This music workshop toolkit has been created to celebrate Peace Day on 21 September.
This photo-based picture book for ages 4 and above takes a look at the thousands of children around the world forced to leave their homes due to war and conflict.
Use this resource to discuss the similarities and differences between the lives of your children and these Fairtrade nut producer’s children. Use this as a presentation, pictures to pass around, or print out as a book.
Created in collaboration with teachers across Europe and in Ethiopia, this new toolkit provides activities for measuring attitudes and attitudinal change in pupils, thus helping teachers to effectively target their delivery of global learning.
A comprehensive teaching resource which supports teachers at EYFS and KS1 (ages 3-8) to introduce global learning through the themes of interconnectedness, fairness and sustainability. Contains a wide range of activity ideas, all of which are adaptable to the age range you are working with.
This beautifully illustrated big book tells the story of Lily, a young girl who wonders where her food comes from. In order to find out, she decides to organise a picnic made up of local produce. Join Lily on a journey around her local area to gather items for her picnic, discovering local food growers and craftspeople as she goes, and sharing her picnic together with friends.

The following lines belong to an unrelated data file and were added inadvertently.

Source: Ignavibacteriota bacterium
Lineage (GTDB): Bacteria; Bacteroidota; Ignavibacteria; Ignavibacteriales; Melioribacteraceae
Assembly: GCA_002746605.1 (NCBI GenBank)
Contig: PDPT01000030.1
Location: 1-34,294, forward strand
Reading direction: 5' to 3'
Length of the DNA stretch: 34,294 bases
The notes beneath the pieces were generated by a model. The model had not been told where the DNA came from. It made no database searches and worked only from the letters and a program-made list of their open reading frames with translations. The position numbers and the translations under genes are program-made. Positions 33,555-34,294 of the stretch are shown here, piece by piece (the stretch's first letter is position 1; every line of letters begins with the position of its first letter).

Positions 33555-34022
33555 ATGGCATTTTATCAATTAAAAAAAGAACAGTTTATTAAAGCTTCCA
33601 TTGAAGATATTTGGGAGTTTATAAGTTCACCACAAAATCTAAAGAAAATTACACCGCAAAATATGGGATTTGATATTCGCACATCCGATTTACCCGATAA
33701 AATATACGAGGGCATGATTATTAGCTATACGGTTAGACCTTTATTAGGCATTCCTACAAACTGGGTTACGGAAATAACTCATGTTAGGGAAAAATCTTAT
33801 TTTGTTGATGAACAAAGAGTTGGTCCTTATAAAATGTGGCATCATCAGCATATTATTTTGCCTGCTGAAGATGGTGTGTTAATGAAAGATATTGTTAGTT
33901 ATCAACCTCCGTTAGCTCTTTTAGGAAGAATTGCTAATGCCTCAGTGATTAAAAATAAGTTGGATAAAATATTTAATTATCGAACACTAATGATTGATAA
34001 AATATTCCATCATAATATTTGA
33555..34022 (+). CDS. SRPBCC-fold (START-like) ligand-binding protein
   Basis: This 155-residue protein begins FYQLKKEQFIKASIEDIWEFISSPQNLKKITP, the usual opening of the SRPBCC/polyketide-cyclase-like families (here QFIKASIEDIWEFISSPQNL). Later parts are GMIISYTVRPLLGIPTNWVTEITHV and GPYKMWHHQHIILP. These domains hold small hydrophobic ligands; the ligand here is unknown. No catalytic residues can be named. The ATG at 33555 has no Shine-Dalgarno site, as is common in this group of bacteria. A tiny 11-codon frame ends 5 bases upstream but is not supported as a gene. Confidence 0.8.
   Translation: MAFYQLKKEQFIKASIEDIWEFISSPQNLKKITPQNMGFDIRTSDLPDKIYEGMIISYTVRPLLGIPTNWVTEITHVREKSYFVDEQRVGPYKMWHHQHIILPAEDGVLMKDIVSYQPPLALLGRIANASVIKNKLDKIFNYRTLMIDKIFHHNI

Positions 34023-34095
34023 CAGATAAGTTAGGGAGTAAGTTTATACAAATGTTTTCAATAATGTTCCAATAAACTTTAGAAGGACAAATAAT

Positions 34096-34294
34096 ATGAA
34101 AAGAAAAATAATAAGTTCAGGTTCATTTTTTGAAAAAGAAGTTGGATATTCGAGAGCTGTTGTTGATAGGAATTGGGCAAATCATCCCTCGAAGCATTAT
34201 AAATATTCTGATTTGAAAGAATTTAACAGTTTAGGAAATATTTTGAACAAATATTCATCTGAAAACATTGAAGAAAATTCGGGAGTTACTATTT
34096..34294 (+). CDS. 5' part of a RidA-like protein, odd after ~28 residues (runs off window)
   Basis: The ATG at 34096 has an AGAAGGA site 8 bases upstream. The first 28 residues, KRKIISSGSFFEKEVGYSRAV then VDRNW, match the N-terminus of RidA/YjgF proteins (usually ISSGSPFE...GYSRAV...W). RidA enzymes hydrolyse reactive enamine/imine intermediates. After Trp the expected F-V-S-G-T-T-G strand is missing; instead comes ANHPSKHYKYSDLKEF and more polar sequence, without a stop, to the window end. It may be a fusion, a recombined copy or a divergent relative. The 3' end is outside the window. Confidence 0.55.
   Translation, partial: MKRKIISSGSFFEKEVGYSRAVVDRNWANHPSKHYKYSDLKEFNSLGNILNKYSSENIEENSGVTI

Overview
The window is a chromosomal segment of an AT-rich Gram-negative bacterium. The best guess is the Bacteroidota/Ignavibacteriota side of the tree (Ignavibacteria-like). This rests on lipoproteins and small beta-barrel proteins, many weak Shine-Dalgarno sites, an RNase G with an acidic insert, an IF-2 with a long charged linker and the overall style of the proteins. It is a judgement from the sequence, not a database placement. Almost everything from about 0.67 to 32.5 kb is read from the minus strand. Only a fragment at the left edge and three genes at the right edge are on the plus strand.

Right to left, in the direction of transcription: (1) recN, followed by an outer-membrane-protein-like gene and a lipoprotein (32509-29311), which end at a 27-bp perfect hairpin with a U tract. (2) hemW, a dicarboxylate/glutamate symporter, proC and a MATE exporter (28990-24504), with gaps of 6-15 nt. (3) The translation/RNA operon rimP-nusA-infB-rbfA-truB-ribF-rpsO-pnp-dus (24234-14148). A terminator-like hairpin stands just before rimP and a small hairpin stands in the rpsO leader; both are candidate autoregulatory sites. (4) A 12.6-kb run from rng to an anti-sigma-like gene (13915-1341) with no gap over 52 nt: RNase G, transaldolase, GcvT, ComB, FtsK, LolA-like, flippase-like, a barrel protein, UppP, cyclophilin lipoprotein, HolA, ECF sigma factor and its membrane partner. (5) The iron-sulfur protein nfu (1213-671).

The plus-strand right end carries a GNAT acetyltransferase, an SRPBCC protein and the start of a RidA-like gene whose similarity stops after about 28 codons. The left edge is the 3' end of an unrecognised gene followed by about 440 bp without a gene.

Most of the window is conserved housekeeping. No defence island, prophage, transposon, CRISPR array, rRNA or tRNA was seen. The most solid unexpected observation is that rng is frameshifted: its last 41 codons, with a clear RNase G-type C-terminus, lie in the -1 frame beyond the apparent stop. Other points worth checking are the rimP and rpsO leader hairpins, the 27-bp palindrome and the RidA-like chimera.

This poster pack from UNICEF UK contains detailed, hand-drawn posters showing groups of children and adults engaging in various activities. Pupils can identify where rights are, or are not, being followed.
The guide introduces the key elements of Oxfam’s Curriculum for Global Citizenship, includes a framework for a whole school approach, provides case studies, maps out knowledge and understanding; skills; values and attitudes, and suggests resources for further reading.
This imaginative KS1 book features Thea, a teddy bear who leads children through a journey of exploring Fairtrade. Practitioners will be able to use Thea to involve children in learning about where their food comes from, the relationship between producer and consumer, and the concept of fairness.
The NUT worked for two years with five primary schools to consider how ‘traditional’ gender stereotypes could be challenged in nursery and primary classrooms. The project quickly acquired the name Breaking the Mould.